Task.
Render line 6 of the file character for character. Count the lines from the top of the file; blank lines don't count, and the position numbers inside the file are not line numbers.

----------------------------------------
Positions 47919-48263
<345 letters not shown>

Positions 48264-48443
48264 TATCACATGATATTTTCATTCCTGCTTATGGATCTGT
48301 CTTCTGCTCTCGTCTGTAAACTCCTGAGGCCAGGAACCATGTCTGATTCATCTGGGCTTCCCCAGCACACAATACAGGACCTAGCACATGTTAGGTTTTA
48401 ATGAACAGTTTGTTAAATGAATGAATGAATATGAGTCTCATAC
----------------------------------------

48401 ATGAACAGTTTGTTAAATGAATGAATGAATATGAGTCTCATAC